Commentary

The World Of Outstream Video: Q&A With Yoav Naveh

Yoav Naveh has a background steeped in building predictive systems for online advertising and internet security startups. Prior to launching ConvertMedia, he served as captain in the elite technological unit of the Israeli Intelligence Corp., for which he received multiple awards of achievement. Upon completing his service, Naveh went on to receive a degree in mathematics and computer science at Tel Aviv University.

As the co-founder and CEO of ConvertMedia, Naveh works in the world of outstream video: video ad units that aren’t tied to content. (Outstream ad can run between paragraphs of text, on the side of a page. They are presumed to be more valuable because they can guarantee 100% viewability.) ConvertMedia (just acquired by Taboola) is an outstream video supply-side platform (SSP) that, according to Naveh, “enables publishers to strike an ideal balance between revenue goals, the exposure they afford advertisers and how they engage consumers.”

I sat down with him and asked him the following questions:

Charlene Weisler: What exactly is an outstream SSP?

Yoav Naveh: SSPs have traditionally helped publishers connect to demand channels (advertisers via DSPs and ad networks) and sell real estate. An Outstream SSP makes that connection for outstream video supply. We believe that SSPs should evolve beyond demand management and offer user experience controls.

In outstream, a high impact and effective format, publishers need to have tools to manage the user experience in a way that is respectful to the user, and measures not only the potential revenue, but also the user experience tradeoff.

Weisler: What type of video — length, origin etc. — do you work with?

Naveh: Most ads are 15 to 30 seconds long. But we feel that outstream can be an opportunity for content marketers to play
longer stories. This allows marketers to have a few seconds of high impact format that then stays active on the page only if users engage. If the user does engage, the marketer can now play a significantly longer story/ad (two to five minutes).  This brings publishers the opportunity to deliver an experience similar to what Facebook created with in-feed with video.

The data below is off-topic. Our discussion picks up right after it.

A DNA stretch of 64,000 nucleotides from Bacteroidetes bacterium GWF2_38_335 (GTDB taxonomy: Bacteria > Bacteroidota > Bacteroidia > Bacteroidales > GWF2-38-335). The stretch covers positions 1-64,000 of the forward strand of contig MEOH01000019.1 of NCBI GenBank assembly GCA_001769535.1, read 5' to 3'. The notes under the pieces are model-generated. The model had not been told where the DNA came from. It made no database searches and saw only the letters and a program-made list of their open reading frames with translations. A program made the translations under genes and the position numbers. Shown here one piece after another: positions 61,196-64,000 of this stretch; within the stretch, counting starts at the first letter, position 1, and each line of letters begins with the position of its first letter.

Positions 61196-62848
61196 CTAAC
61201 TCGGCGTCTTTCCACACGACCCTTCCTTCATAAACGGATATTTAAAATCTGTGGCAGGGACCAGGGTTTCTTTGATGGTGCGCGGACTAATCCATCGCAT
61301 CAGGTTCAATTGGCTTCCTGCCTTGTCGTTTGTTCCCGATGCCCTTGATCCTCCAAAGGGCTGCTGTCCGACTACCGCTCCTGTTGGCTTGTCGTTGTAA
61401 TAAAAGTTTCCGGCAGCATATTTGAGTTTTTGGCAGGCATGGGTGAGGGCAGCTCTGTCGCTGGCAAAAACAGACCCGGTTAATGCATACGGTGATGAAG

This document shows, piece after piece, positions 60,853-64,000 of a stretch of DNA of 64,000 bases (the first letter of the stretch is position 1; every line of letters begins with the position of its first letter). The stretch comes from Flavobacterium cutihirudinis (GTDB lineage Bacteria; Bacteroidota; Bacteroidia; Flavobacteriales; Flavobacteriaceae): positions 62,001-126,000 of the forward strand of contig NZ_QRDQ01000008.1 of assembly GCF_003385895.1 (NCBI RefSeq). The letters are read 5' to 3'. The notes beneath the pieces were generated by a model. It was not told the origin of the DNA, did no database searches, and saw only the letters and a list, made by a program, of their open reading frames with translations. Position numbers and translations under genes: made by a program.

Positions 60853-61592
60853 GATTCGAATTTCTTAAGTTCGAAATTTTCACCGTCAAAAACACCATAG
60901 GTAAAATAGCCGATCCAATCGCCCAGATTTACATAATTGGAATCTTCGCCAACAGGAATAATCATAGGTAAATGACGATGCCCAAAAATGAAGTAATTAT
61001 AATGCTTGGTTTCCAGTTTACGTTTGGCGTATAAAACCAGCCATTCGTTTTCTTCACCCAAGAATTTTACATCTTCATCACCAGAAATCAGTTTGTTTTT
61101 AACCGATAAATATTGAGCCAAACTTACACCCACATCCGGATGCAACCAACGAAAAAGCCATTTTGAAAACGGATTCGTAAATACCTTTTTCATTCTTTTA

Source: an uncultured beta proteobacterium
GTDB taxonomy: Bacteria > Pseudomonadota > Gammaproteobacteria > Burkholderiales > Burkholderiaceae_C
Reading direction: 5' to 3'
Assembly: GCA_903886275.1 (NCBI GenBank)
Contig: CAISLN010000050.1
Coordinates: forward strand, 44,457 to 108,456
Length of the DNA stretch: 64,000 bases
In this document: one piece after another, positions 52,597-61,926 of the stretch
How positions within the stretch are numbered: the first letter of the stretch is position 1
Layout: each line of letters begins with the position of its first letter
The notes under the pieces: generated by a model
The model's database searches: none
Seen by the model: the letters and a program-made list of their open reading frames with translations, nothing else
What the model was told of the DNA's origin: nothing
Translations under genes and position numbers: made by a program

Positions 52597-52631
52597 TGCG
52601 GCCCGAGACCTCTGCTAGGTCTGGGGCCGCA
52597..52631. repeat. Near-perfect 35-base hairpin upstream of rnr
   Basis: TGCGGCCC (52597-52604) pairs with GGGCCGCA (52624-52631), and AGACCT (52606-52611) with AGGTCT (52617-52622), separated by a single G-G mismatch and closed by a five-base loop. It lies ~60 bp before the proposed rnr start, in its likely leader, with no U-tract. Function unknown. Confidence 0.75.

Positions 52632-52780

Weisler: How are you able to move TV dollars to digital?

Naveh: Advertisers are looking to reach their audiences, who are online, and in particular on their mobile devices. But they need to be able to reach those audiences at scale and in a viewable and reliable way if they are going to make the move from broadcast TV to digital. Outstream video opens up quality, viewable inventory at scale and will be the key to moving budgets so advertisers can be where their audiences already engage with content.

Weisler: Tell me about some of the data you collect, and how you use it.

Naveh: We collect data on the effects of different video ad formats on the user experience and how it correlates with revenue to help publishers find the balance between revenue and user experience. We measure the load-time of the ads, the time users spend on a page, how they move and interact with the page, where they came to the site from (for example, whether it was from social media or organically) and if they immediately leave after the page visit. We also allow users to provide direct feedback on the ad with an opt-out option.

Weisler: What happens when Smart TVs gain critical mass? How will that impact your business?

Naveh: Smart TVs present an opportunity to create new video advertising experiences for users. We will need to develop smart and relevant ad experiences that enhance the user experience that such devices introduce, beyond the pre-roll.

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